Located on the beautiful west coast of Canada is the Pacific Maritime ecozone - a small area with a wonderfully mild climate. There is a wide variety of trees in the temperate forests, ranging from the alder to the Douglas fir, and many species of animals live there - some of which are endangered, possibly caused by humans. Should the government step in and help preserve the wildlife and the environment? Read through and judge for yourself.
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The Pacific Maritime ecozone is located on the western coast of Canada, spanning the entire length of British Columbia. It is bordered by the two Canadian terrestrial ecozones, the Boreal and the Montane Cordillera, to the north and east and by the Pacific Ocean and the United States to the west and south. The approximate centre of the ecozone is Prince Rupert, located at 54.19°N 130.19°W.
The Pacific Maritime ecozone has a variety of landforms - providing a wide variety of habitats for the wide range of wildlife that resides there. Despite its small size (196,000km²) compared to other ecozones, it has mountains, coastal plains, glacial valleys, rivers, and fjords.
Since this ecozone is situated on the western coastline of Canada, its climate is mild all seasons. On average, temperatures during July ranges from 12°C to 18°C and averages to 13°C and during January, from 4°C to 6°C and averages -1.5°C, literally the warmest winter average throughout Canada. The level of precipitation in this region is very high due to the coastal mountains that block the rain clouds from going towards the interior regions. Hence the precipitation can range from 600mm to over 4000mm per year, depending on the region, but averages to 2000mm per year on the whole.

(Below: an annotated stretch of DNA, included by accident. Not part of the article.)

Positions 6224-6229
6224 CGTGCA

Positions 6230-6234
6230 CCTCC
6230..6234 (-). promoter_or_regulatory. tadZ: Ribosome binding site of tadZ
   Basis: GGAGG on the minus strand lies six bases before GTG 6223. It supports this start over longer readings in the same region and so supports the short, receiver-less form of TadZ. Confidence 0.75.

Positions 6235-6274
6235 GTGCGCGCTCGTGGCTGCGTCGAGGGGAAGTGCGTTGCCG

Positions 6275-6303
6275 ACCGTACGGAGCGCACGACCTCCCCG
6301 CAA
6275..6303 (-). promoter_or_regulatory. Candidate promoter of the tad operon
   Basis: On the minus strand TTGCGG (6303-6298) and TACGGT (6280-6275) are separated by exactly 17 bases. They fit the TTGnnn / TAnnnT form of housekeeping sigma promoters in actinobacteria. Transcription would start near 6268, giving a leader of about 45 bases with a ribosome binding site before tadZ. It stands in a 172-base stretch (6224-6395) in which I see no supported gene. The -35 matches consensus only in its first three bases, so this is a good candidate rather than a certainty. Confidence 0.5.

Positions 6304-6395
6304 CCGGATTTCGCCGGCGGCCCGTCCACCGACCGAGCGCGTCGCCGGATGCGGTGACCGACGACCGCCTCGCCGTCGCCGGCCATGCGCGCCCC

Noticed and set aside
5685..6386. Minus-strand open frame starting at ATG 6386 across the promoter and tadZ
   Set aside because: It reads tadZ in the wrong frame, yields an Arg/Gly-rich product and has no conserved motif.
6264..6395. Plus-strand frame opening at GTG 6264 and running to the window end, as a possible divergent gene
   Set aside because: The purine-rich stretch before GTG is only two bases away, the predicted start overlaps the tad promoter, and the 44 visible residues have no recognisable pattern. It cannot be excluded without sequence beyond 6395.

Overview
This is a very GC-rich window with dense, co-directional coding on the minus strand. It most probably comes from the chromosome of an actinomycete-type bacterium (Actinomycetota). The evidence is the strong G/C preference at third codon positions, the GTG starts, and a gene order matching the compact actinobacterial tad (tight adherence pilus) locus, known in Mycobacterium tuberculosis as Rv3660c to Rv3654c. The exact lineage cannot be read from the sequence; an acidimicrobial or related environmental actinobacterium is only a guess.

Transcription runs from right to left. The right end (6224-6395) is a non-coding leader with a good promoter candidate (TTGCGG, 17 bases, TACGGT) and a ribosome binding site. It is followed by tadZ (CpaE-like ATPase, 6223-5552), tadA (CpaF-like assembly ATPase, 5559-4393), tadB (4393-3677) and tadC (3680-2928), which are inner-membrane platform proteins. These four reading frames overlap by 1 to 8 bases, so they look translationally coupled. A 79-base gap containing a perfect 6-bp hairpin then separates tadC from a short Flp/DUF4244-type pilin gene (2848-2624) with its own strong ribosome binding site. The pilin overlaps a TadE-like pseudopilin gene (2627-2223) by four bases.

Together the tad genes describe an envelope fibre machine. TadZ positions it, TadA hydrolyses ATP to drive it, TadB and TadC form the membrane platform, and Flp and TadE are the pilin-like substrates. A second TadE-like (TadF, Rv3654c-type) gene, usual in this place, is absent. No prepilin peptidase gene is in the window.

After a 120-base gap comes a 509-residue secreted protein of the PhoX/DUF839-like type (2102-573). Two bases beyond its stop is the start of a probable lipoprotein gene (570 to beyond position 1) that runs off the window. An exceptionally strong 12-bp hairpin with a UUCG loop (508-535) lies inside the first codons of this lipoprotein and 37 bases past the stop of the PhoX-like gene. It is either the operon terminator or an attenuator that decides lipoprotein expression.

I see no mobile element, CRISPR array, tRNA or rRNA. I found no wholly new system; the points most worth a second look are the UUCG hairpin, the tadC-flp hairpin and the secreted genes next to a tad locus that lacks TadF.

Canada's tallest trees reside in this ecozone. Along with that are a wide variety of trees such as the Douglas fir, alder, mountain hemlock, western red cedar, and much more. 45% of the entire ecozone is forested, with temperate forests covering ten million hectares.
The soils or surface materials found in this ecozone is mainly composed of acid and well-weathered soils (also known as podzols), rock, rock debris, and moraine, which is a build-up of boulders, stones, or other debris carried and deposited by a glacier.
The Pacific Maritime ecozone is inhabited by a vast range of wildlife. Some distinguished animals of this region include the grizzly bear, black-tailed deer, tufted puffin, chestnut-backed chickadee, bald eagle, killer whale, cutthroat trout, northern spotted owl, and sea otter, the last two being some of the endangered species that resides there.
The Pacific Maritime ecozone is part of the Pacific Ocean drainage basin area, so Fraser River and Skeena River are its major sub-drainage basins. Another sub-drainage basin is Vancouver Island; most drainage basins are located outside of this ecozone (in the Montane Cordillera).
The great variety of trees, however, are also the focus of the logging industry. Over the past 120 years, two million hectares of the temperate coastal rainforest in the Pacific Maritime ecozone has been clear-cut. Also, because of its wide variety of landforms, warm climate, and coastline, another major industry is tourism, which leads to some amount of pollution from transportation and littering. Fishing was once one of the most important industries, but due to overfishing, it is now less significant.
Urbanization is a big issue, proven by the fact that the population in the Gulf Islands rose 58% between 1971 and 1985. The population of British Columbia is mainly concentrated in Victoria (pop. 77,538) and Vancouver (pop. 1,986,965) - both located in the Pacific Maritime ecozone - making the population of the ecozone 2.5 million, or 75% of the population of British Columbia.